predicted its potential when he wrote: "Our extended senses,
tools, technologies, through the ages, have been closed systems
incapable of interplay or collective awareness. Now, in the
electronic age, the very instantaneous nature of co-existence
among our technological instruments has created a crisis quite
new in human history. Our extended faculties and senses now
constitute a single field of experience which demand that they
become collectively conscious."
That certainly sounds like the integrated world of ISDN, but
McLuhan wasn't a futurist. Robert Arnold Russel, President of
the Consortium for Creativity and Innovation, knew him well. "I
asked him once, `if, as you claim, each medium contains the one
that preceded it, what is the next medium?' He was stunned by
this and mumbled something about `new media glare,' a term he'd
made up on the spot to explain why one couldn't foresee the next
medium, which, of course, turned out to be the universal
digitization offered by ISDN. McLuhan didn't understand what
digitizing would mean, allowing all types of media to be treated
in the same way. Nor did he understand the personalizing of
media that was forthcoming through personal computers and
videocassette recorders, which made mass media accessible on an
individual demand basis."
If McLuhan failed to grasp all the implications of the digital
revolution, perhaps it's because he felt ill at ease with the
instruments of the electronic era. In a memorial radio program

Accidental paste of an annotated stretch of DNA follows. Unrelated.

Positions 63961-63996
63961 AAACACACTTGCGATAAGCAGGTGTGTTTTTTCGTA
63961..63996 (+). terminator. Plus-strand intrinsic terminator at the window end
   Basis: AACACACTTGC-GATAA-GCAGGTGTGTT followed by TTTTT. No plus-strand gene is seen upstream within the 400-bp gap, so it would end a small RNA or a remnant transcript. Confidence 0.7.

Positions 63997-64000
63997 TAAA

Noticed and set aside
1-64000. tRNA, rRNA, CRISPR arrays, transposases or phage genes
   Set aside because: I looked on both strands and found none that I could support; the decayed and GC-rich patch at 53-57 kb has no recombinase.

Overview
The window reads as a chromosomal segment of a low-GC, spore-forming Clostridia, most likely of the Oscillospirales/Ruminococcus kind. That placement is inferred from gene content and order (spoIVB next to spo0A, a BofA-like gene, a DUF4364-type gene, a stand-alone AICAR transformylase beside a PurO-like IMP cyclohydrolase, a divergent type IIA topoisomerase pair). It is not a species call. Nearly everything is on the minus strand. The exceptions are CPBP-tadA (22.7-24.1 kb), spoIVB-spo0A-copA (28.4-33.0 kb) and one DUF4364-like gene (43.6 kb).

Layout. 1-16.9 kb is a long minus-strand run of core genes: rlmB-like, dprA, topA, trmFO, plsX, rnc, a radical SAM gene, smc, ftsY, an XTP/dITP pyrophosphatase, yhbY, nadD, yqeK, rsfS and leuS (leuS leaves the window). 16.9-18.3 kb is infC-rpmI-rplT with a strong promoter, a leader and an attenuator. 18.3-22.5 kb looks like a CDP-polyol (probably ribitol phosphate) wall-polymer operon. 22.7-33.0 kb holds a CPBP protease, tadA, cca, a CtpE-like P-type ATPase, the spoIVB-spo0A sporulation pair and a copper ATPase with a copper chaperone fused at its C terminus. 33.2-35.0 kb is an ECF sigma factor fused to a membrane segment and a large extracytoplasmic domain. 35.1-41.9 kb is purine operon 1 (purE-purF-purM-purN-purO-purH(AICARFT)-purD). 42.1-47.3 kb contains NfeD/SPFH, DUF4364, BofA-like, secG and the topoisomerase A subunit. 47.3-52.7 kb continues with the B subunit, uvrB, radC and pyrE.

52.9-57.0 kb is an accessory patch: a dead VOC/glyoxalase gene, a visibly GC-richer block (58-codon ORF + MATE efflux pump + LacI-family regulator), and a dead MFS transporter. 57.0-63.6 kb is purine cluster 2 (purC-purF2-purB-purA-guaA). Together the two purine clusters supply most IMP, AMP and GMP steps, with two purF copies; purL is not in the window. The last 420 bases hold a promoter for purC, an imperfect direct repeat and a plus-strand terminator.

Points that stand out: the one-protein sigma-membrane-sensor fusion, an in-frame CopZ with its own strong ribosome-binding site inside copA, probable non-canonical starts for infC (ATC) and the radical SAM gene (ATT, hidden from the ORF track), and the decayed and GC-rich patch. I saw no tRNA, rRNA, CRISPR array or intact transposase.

on Toronto's CJRT-FM broadcast eleven days after McLuhan died,
Ryerson Polytechnical Institute professor Don Gillies, who was a
member of McLuhan's Media in Society seminars at U of T's
Centre for Culture and Technology from 1969 to 1971, told a
"At Ryerson in 1971, he asked a couple of us to do some videotape
with him in a variety of media settings. We began to do some
very open, free-form work for instance, putting McLuhan in the
studio control room and having the cameras on the floor shoot him
through the windows. After two or three sessions, McLuhan
appeared to be very unhappy with the media hardware. He
complained, for instance, about the irritation from the
high-frequency whistle that you sometimes get in that sort of
electronic environment. Pretty quickly his agent told us that we
couldn't be experimenting with Marshall in this manner, and that
was the end of it. I think he was pretty uncomfortable with
modern communication technology."
Still, perhaps an outsider McLuhan abandoned training in
engineering to become an English literature scholar can best
see broad trends. He felt, for instance, that movable type
changed the world, giving rise to nation states. "Typographic
man," as McLuhan dubbed those who lived before the electronic
age, subdivided all processes into little components that had to
be categorized, not unlike an old typesetter's case with separate
cubbyholes for each letter.
On the other hand, he felt that we "electronic man" had to
grasp processes as a whole, since to subdivide instantaneous
communication would result in a gross misinterpretation of it.
In fact, said McLuhan, if we could just adjust our minds to the
idea of instantaneous information, we could "escape into sheer
ISDN will provide instantaneous information in spades, and it
will do so across several media. This would have made McLuhan